Selective Control of Primer Usage in Multiplex One-step Reverse Transcription PCR A Journal Article Review

Polymerase chain reaction or PCR is one of the most promising techniques in Molecular Biology nowadays, and a variant of it is the multiplex RT-PCR or reverse transcription PCR which describes the amplification of the ribonucleic acid (RNA) of interest into its subsequent DNA counterpart. RNA amplification, like many other techniques that involve sub-cellular components, requires a set of complex rules and strict protocols. Hence, effective execution of the multiplex RT-PCR requires two steps, a process which ensures accuracy of results but carries with it the notion that prolonged extracellular experimental process may elevate the chances of contamination of the substrates. However, despite the impending probability of contamination, both scientists and researchers are taking the risk of using multiplex RT-PCR because it is a valuable tool in naming specific human and animal pathogens, used for the detection of diseases and may be used for gene expressions relative quantification.

In order to address the risk for contamination of the usage of multiplex RT-PCR, simplification of the process is required but such kind of step will involve the intensive optimization of the PCR techniques that will avoid undesired PCR primer extension during the reverse transcription step. The researchers of this paper tried to address this issue by designing a PCR method that will make use of PCR primers which are generally composed of thermolabile phosphotriester modification groups, particles which decrease the chances of PCR primer extension during the reverse transcription period and allows for better control of the primer extension process. Consequently, the results of this study suggest that the availability of manipulable primers, whose control is dependent on temperature gradients, provides a better way of facilitating improved one-step RT-PCR processes in both singleplex and multiplex types. In general, the application of the findings of this study marks subsequent advances in the quantification of mRNA expression levels as a function of reduced PCR bias. These events, when applied along with the other PCR techniques, pose a very promising method of reducing problems on PCR reaction specificity.

General Background
In vitro production of DNA from RNA copies or reverse transcription was deemed to be possible by Howard Temin in the 1960s where he emphasized that the availability of enzymes that can create a complementary copy of the RNA into single-stranded DNA is the most necessary step. Such kind of enzymes are termed to be reverse transcriptase because they can make a complementary DNA (cDNA) from single-stranded RNA of specific viruses which will then be used as template strand for the production of double-stranded DNA. The discovery of this phenomenon provides a way to obtain additional knowledge and eventually prevent and combat life-threatening viral particles like the human immunodeficiency virus (HIV) which is associated for AIDS, human T-cell lymphoma virus which is the causative agent of T-cell leukemia, and Rous sarcoma virus which is the connected with avian diseases. Hence, the discovery of in vitro reverse transcriptase is one of the most monumental events in the history of viral investigations.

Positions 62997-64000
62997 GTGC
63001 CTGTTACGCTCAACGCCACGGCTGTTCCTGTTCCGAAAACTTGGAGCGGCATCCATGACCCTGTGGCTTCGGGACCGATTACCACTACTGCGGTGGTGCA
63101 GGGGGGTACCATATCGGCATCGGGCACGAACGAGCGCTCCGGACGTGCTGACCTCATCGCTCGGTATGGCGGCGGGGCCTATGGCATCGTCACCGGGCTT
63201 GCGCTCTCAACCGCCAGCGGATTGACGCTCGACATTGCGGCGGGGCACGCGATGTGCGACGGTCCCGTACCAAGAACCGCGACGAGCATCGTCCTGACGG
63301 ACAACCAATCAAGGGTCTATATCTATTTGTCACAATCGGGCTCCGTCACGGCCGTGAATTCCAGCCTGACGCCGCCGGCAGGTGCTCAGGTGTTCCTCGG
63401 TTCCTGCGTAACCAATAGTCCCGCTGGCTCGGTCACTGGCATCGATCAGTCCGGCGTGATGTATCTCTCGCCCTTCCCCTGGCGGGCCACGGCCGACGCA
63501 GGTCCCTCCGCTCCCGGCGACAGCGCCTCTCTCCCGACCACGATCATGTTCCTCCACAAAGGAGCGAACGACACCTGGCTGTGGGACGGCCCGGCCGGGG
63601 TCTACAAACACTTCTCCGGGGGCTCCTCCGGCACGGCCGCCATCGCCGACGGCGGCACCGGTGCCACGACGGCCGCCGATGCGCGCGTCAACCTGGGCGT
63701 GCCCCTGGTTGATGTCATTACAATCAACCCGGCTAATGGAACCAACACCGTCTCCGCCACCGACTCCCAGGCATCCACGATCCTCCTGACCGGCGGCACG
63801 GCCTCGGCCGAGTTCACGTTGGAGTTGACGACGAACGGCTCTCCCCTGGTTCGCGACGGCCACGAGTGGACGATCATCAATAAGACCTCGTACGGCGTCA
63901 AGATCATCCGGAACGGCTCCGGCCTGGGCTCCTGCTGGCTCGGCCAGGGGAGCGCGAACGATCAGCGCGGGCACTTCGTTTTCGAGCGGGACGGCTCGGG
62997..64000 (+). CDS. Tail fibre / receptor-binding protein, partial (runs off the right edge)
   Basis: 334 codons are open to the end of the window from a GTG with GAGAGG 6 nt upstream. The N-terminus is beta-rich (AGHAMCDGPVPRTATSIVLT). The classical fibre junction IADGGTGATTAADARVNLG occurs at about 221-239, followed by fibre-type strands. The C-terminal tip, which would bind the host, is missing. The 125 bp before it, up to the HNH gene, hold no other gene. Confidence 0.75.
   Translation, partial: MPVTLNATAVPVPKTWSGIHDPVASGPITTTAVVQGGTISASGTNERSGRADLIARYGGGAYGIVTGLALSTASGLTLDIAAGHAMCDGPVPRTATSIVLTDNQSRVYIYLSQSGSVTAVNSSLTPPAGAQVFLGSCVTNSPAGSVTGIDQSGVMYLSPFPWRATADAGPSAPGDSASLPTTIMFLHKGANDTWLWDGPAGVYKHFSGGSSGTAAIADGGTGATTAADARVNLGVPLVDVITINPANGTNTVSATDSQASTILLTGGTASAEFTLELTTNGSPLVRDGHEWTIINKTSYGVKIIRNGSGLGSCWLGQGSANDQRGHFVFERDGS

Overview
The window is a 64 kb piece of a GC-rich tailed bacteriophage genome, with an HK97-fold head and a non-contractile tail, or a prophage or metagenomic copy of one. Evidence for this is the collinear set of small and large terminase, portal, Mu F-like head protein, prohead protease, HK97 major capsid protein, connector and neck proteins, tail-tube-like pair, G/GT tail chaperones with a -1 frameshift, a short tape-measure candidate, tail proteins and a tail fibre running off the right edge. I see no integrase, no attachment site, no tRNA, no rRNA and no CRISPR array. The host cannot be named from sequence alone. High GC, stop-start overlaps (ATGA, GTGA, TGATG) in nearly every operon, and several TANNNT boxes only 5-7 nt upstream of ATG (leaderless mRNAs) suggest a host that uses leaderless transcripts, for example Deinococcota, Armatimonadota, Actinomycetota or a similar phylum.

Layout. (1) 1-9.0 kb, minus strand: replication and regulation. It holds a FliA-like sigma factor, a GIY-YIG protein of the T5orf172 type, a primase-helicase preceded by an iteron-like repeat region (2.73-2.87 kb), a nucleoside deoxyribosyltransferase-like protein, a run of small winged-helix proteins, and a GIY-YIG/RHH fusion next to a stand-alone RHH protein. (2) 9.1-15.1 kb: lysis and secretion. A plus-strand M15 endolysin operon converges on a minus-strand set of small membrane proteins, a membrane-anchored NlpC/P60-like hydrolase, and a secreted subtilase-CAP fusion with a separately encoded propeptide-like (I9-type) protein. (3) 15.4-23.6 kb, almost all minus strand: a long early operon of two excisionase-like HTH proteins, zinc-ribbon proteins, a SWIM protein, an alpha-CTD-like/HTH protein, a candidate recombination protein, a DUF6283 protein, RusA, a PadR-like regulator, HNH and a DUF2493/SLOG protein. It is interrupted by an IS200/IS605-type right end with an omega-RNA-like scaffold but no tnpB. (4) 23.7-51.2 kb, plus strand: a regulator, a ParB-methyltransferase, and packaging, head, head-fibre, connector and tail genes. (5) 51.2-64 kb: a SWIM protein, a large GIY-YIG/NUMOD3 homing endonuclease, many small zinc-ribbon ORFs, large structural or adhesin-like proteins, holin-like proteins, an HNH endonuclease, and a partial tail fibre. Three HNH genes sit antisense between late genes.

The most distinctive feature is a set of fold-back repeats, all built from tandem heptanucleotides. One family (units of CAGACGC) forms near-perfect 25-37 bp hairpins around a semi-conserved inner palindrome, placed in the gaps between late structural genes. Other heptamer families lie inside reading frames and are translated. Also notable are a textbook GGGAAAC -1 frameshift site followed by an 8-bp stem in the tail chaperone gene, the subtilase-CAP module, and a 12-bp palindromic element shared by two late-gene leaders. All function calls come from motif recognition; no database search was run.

Technological advances in the 21st century have brought about subsequent improvements in scientific procedures including the investigation of infective viral particles the introduction of using polymerase chain reaction is one of these technologies. Polymerase chain reaction or PCR is the method of creating many copies of DNA segments that are contain in a test tube by supplying it with appropriate enzymes at their corresponding temperature requirements. The efficiency of this process relies on the thermo-stability of the enzymes that will be used for the DNA amplification process. In this sense, the application of PCR techniques to reverse transcription or RT-PCR also bears with it subsequent limitations which are composed of low sensitivity (Lieberman, 2002) and complex multi-step processes. These problems are designed to be addressed in the study by using optimizing the PCR process which will entail the usage of thermolabile primers. The fulfillment of this step will provide a novel way administering RT-PCR with greater efficiency and less associated errors.

Introduction of the Research
As mentioned earlier, RT-PCR is an effective method that is widely used for viral pathogen detection and identification of genetic diseases. Furthermore, multiplex RT-PCR is an advancement of this technique because it enables the detection of multiple RNA segments in single reaction and allows for the detection of various mRNA expression levels through the usage of real-time detection. However, the likelihood to acquire erroneous data using this method is considerably high because of the long handling time of the substrates. It is inferred that this long handling time will result to the insertion of primer-mimicking particles which will eventually result in off-target copying. In this manner, the researchers have devised several hypotheses to address this issue by citing some scientific approaches.

The first among these hypotheses is the concept that the drawbacks of RT-PCR can be reduced through the usage of Hot Start DNA polymerases which will take its effect on the more stringent temperature of the polymerase chain reaction. Another is the usage of more heat-stable reverse transcriptase like the SuperScript III which tends to reduce the events of PCR primer binding to off target segments of the complementary DNA (cDNA). Unfortunately, these two options are not free of associated limitations because they permit the presence of both PCR primers and RT primers in the same reaction, another formidable source of error for the multiplex RT-PCR method. With this mind, the researchers settled with the more effective method of addressing the drawbacks which is by optimizing one-step RT PCR performance. This method can be achieved by utilizing physical barriers such as AmpliWax or PCR Gems which will tend to create a separation between the two types of primers in the single tube and thereby lessen the probability of errors and contamination. To further improve this method, the usage of thermolabile protecting groups consisting of phosphotriester linkages will be utilized. It is assumed that the usage of more heat-sensitive primer modifications will allow stability of the RT primer elongation and block attachment of unmodified RT primers to the said segment. Consequently, the goal of this paper is to propose a method that will seek to improve the RT-PCR techniques which is of great importance for the validation of microarray-based gene expression profile.